L E T T E R S    T O    T H E    E D I T O R

Negligent clinical trials

The editorial "Untested vaccines", March 31, rightly stressed the alleged administration of HPV (Human Popiloma Virus) vaccine for the prevention of cervical cencer by an NGO. Deaths by clinical trials remain ignored as ever, which is a disregard to human life. The work for better health care cannot be encouraged at the cost of innocent and precious human lives. The check on the untested vaccines is the urgent need of the hour. Pharmaceutical companies must be made aware of their responsibility over the sale of drugs to avoid mortality. The role of NGOs too must be probed thoroughly and not excused for their negligent clinical trials.


Army drive

Announcement of ‘operation clean up’ in the Army by the newly appointed Army Chief is commendable. I hope that it doesn’t remain on paper only, as had happened in 1985 after the observations of the then Army Chief Gen. K. Sunderji about opportunism and sycophancy prevalent among Army officers to make their career. I suggest that the Ministry of Defence should extend this operation to other two sister services also.

In my opinion, the easiest solution to this menace in armed forces lies in institution of fair and transparent administration. It also includes ‘objective’ and not ‘subjective’ assessment of officers for promotions.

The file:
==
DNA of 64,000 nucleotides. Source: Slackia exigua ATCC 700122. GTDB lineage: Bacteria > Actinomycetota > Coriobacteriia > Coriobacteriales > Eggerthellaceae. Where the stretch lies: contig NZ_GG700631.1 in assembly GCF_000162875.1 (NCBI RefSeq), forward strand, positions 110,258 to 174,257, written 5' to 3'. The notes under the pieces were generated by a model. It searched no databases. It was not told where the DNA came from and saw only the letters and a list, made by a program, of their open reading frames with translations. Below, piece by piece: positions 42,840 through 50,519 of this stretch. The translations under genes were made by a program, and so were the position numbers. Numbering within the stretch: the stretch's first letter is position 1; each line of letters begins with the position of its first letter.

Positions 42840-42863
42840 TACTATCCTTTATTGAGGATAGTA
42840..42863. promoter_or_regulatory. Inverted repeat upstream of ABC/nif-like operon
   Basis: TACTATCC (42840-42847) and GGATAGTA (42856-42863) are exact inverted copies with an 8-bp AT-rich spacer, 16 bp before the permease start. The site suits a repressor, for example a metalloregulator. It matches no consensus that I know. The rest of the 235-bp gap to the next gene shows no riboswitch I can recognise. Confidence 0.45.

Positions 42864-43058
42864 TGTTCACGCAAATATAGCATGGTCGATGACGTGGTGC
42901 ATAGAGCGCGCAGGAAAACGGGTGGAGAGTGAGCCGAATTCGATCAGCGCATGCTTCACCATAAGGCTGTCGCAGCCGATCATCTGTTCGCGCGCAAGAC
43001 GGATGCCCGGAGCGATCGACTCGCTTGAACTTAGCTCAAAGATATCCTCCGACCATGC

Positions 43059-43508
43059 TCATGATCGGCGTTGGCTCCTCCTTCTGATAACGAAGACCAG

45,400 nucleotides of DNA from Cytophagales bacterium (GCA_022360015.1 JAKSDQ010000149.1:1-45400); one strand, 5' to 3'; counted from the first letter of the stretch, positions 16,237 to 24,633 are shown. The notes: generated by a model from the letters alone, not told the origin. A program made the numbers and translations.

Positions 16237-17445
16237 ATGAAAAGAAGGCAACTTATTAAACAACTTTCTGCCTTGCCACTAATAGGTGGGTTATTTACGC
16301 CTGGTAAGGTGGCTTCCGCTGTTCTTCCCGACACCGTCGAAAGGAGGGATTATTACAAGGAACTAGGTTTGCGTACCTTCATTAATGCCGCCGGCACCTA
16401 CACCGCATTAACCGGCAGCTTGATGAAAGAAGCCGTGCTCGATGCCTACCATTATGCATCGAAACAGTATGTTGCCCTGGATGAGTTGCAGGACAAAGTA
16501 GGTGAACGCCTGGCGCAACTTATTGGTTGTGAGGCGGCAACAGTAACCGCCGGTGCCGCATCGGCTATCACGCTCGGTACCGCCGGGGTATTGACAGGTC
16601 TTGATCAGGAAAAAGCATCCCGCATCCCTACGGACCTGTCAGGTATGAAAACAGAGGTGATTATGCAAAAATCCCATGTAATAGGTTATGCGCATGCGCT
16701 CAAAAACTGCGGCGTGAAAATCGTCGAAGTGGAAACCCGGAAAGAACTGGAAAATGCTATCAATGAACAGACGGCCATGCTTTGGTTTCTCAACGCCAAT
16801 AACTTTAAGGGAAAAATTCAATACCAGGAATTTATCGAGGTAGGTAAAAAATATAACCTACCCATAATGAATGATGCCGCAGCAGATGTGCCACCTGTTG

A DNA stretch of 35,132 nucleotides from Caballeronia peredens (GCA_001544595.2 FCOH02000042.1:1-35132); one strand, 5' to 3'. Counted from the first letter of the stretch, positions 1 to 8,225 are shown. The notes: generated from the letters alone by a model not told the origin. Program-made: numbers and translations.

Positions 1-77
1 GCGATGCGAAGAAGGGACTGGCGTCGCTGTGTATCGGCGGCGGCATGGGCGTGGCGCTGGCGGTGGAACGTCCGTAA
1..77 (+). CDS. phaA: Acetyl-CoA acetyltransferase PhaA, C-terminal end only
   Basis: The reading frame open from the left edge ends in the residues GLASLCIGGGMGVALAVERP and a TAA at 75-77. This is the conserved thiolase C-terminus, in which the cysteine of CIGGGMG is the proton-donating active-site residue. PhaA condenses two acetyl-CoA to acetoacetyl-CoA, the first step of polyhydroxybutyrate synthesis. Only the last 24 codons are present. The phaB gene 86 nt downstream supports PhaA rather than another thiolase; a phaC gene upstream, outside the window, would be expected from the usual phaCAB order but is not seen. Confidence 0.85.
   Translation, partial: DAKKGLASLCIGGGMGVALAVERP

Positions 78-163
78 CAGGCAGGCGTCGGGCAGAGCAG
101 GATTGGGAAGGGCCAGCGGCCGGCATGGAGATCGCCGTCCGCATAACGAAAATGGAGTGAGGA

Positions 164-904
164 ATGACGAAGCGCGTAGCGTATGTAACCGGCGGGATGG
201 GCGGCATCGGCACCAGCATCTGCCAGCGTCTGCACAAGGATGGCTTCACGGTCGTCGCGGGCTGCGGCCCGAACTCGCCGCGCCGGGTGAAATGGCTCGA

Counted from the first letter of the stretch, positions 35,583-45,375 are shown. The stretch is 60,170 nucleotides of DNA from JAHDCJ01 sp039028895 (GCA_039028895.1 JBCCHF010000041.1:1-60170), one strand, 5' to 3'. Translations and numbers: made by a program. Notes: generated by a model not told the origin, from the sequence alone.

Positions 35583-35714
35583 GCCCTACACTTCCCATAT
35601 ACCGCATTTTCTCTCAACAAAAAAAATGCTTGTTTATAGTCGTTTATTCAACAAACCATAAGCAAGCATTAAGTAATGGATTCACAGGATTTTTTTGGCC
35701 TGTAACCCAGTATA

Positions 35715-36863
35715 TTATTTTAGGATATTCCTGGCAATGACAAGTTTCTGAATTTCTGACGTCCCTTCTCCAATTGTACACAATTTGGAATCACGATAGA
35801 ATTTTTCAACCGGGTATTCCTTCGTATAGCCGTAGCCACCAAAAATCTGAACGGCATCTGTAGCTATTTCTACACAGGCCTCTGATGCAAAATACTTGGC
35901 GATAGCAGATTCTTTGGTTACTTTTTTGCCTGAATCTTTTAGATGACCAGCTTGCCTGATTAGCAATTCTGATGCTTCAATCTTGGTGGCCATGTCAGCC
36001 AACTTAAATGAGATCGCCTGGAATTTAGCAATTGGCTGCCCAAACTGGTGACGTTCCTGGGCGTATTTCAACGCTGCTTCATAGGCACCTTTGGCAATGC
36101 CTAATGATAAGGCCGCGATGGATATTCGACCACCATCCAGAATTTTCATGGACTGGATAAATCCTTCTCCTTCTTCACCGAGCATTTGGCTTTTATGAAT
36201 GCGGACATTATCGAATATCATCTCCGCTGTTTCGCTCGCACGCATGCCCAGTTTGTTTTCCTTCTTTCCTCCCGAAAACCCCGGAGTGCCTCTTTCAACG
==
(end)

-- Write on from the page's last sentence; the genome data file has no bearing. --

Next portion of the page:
Dr D.K.SAXENA, Dalhousie

Letters to the Editor

Letters to the Editor, neatly hand-written or typed in double space, should not exceed the 150-word limit. These can be sent by post to the Letters Editor, The Tribune, Sector 29, Chandigarh-160030. Letters can also be sent by e-mail to: Letters@tribuneindia.com

— Editor-in-Chief

No more statues, please

The decision of a high-powered committee of Parliament (The Tribune, April 5) that no more statues could be installed in Parliament in future is welcome but, at the same time, they should not forget to remember the services of national leaders. They can be remembered on the first day of their joining Parliament every year instead of death and birth anniversaries. The real tribute to our statesmen will be to follow in their foot-steps for the development of India.


Right to free education

The RTE Act, 2009, which guarantees free and compulsory elementary education to the children between the age of 6 and 14 is unprecedented. Now the onus lies on the parents or guardians of the children to enroll them in a suitable neighbourhood school. The governments, local authorities and prominent members of civil society are under an obligation to sensitise every stakeholder to make the best out of this coveted opportunity. Some knotty challenges like defining, identifying and notifying the neighbourhood schools; modalities for enrolments towards a 25% quota in private unaided schools (specifically considering that the screening test in any form is forbidden); furnishing of infrastructure; skepticism about the replacement of the admission criterion of ‘skill-appropriate class’ with ‘age-appropriate class’; repercussions of opening admissions round the year, etc, need to be addressed immediately after eliciting the views of all stakeholders. However, going beyond the realm of the said law, the moot point is to bring home the realisation about the wholesome impact of the ‘holistic education’ in the life of a human being.